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Let us consider perpetual American put option with interest rate: $r = 0$.

The Black-Scholes equation in this case has the form: $$ \frac{1}{2} \sigma^2 S^2 \frac{d^2 V(t, S)}{dS^2} + (r-d)S \frac{dV(t, S)}{dS} - rV(t, S) = 0. $$

After applying PDE method I obtained that: $$ V(S) = A S^{\frac{2d+\sigma^2}{\sigma^2}}+ B, $$ when $2d+\sigma^2\geq0$.

Then using the fact that $V(S)\rightarrow 0$ when $S\rightarrow +\infty$ I have to set $A = 0$ and $B = 0$.

Finally, I obtained: $$ V(S) = 0. $$

I interpret it in the way that this option is worthless.

Hence, the stopping region is an empty set, and continuation region has the form: $C = \mathbb{R}^{+}$, because there is no optimal moment to exercise this option.

My question is:

  1. Is this solution correct?

  2. If I obtain that an option is worthless, which means that: $V(S) = 0$ can I say that continuation region is $\mathbb{R}^{+}$?

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  • $\begingroup$ An European put does not have value $0$ when the interest rate is null, I don't see why a perpetual American put would have a lower value. $\endgroup$ – Daneel Olivaw Apr 30 '18 at 21:55
  • $\begingroup$ You are right, so it is a mistake in my solution. $\endgroup$ – MathMen Apr 30 '18 at 22:07
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The PDE doesn't equal zero when I replace with the expression of $V(S)$ you gave. Threre is an issue in your PDE's the boundary conditions and its solution.

Let's start with the regular american put PDE, and deduce the perpetual american put ones, then solve for the price:

Regular american put

  • Black scholes PDE is satisfied by the price for $S(t) > S^*(t), t < T$
  • On $S(t) = S^*(t)$, $V(S(t), t, T) = K - S^*(t)$
  • With a final condition: $V(S, T, T) = (K - S(T))^+$
  • And the additional condition $\frac{\partial V}{\partial S}(S^*(t), t) = -1$ (we need this an additional equation to be able to solve for $V$ and $S^*$ at the same time).

Perpetual american put

Now, for the perpetual american, the value shouldn't depend on time, only on the level of the underlying: $$V_\infty(S, t) = V_\infty(S) = \lim_{(T - t) \rightarrow \infty} V(S,t,T)$$

Doing a change of variable $\theta = T - t$, and denoting $S^*_\infty = \lim_{\theta \rightarrow \infty} S^*(\theta)$ in the equations above gives:

  • Black Scholes PDE for $S > S^*_\infty$
  • $V_\infty(S^*_\infty) = K - S^*_\infty$
  • $\frac{\partial V_\infty}{\partial S}(S^*_\infty) = -1$

Seeking a solution of the form $A S^\alpha + B S^\beta$, we have:

  • $\alpha, \beta = \frac{-(r-d-0.5\sigma^2) +/-\sqrt{(r-d-0.5\sigma^2)^2 + 2r\sigma^2}}{\sigma^2} $.
    • if $r = 0$ and $d + 0.5 \sigma^2 \geq 0$, then $\alpha >0$ and $\beta = 0$, in this case we have no solution (the put price should be between $K$ and $K-S$)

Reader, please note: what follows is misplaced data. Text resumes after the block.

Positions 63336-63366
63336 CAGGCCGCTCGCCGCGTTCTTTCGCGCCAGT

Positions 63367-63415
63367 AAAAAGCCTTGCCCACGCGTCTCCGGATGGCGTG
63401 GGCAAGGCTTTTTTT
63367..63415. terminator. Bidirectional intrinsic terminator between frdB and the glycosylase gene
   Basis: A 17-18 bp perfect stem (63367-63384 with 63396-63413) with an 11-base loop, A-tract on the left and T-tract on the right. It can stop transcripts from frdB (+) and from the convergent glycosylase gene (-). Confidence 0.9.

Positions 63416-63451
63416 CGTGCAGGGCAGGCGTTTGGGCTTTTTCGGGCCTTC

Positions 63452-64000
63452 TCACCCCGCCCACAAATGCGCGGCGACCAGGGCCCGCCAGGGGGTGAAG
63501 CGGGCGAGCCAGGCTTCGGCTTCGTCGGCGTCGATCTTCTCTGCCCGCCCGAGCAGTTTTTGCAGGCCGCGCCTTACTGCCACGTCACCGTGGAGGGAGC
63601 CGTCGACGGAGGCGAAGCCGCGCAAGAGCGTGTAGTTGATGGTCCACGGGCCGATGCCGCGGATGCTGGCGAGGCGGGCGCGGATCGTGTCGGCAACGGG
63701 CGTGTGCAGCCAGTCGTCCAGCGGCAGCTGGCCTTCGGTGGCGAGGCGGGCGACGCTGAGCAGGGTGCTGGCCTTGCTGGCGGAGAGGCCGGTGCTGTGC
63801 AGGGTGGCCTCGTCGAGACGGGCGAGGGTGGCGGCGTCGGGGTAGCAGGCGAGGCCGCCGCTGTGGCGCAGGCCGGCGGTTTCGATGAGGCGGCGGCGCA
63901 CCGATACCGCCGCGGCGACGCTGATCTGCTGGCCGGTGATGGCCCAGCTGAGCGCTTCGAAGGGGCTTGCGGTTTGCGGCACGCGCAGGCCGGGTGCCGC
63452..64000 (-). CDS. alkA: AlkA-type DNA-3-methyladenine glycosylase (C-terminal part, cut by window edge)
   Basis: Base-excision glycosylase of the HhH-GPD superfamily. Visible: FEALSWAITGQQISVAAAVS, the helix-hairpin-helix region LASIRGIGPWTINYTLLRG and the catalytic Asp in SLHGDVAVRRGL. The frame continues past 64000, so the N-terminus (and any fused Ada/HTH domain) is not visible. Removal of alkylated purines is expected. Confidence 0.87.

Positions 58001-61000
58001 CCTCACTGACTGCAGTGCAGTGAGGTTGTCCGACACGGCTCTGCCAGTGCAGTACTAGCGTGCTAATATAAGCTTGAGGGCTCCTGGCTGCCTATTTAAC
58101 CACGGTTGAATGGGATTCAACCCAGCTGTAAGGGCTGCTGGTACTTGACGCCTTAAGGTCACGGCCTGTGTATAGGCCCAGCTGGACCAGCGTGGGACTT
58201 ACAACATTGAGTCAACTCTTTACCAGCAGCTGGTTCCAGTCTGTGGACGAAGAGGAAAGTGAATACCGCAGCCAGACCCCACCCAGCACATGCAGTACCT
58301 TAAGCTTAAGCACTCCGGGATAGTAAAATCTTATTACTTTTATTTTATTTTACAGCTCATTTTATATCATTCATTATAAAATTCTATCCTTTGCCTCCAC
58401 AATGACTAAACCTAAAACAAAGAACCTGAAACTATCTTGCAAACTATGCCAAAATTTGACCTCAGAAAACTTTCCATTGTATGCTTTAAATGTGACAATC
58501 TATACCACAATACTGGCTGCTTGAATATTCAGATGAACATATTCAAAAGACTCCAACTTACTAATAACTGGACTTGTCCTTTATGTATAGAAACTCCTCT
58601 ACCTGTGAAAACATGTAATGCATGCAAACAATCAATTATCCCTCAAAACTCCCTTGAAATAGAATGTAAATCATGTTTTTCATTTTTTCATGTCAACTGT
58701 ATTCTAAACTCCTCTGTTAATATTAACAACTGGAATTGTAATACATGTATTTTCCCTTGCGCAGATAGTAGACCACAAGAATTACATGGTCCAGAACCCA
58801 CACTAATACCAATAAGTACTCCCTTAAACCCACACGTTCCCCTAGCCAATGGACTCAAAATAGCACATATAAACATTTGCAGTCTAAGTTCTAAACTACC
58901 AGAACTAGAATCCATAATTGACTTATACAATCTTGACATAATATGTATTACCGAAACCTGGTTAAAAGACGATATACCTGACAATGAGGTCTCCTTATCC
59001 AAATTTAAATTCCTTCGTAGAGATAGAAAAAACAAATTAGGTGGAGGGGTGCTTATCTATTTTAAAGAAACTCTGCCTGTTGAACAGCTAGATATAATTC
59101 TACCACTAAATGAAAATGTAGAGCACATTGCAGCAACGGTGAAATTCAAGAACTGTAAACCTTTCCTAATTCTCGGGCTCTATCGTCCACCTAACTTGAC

• if $r = 0$, and $d + 0.5 \sigma^2 < 0$, then $\alpha = 0$ and $\beta < 0$. In this case, $A = 0$ because $V(S)$ should be zero when $S \rightarrow \infty$ (argument that you made)

The last two equations above give in this case $B{S^*_\infty}^\beta = K - S^*_\infty$ and $\beta B {S^*_\infty}^{-1} = -1$

Which leads to: $$ V_\infty(S) = (K - S^*_\infty) \left( \frac{S}{S^*_\infty} \right)^\beta $$ where: $S^*_\infty = \frac{\beta}{\beta - 1} K$

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  • $\begingroup$ I am sorry, I wanted to write: "Then using the fact that $V(S)\rightarrow 0$ when $S\rightarrow \infty$ I have to set $A=0$ and $B=0$. I edited now my main post. $\endgroup$ – MathMen May 2 '18 at 20:03
  • $\begingroup$ Ah ok, it's clearer now indeed. However, I think there's something off with the solution of the PDE when r = 0. I substituted your function but didn't get zero :/ Conceptually, if r = 0 and d > 0 your stock price will be eventually reach zero, so I'd expect the price of the perpetual put to be equal to K rather than 0. $\endgroup$ – byouness May 2 '18 at 21:43
  • $\begingroup$ Edited my answer accordingly. $\endgroup$ – byouness May 2 '18 at 22:36
  • $\begingroup$ I understand what you mean, but if I assume that $V(S) = K$ for all S, then the condition which states that $V(S)\rightarrow 0$ when $S\rightarrow\infty$ will not hold. The second thing which seems to be strange for me is the fact that the maximum possible payoff for this option is equal to $K$, so selling this option for K creates a situation in which the seller cannot lose money. In the worst situation he/she will have $0$ at the end. $\endgroup$ – MathMen May 3 '18 at 8:24
  • $\begingroup$ I had a look, and have rewritten a clearer solution. You were close but some bits were missing. $\endgroup$ – byouness May 3 '18 at 10:10

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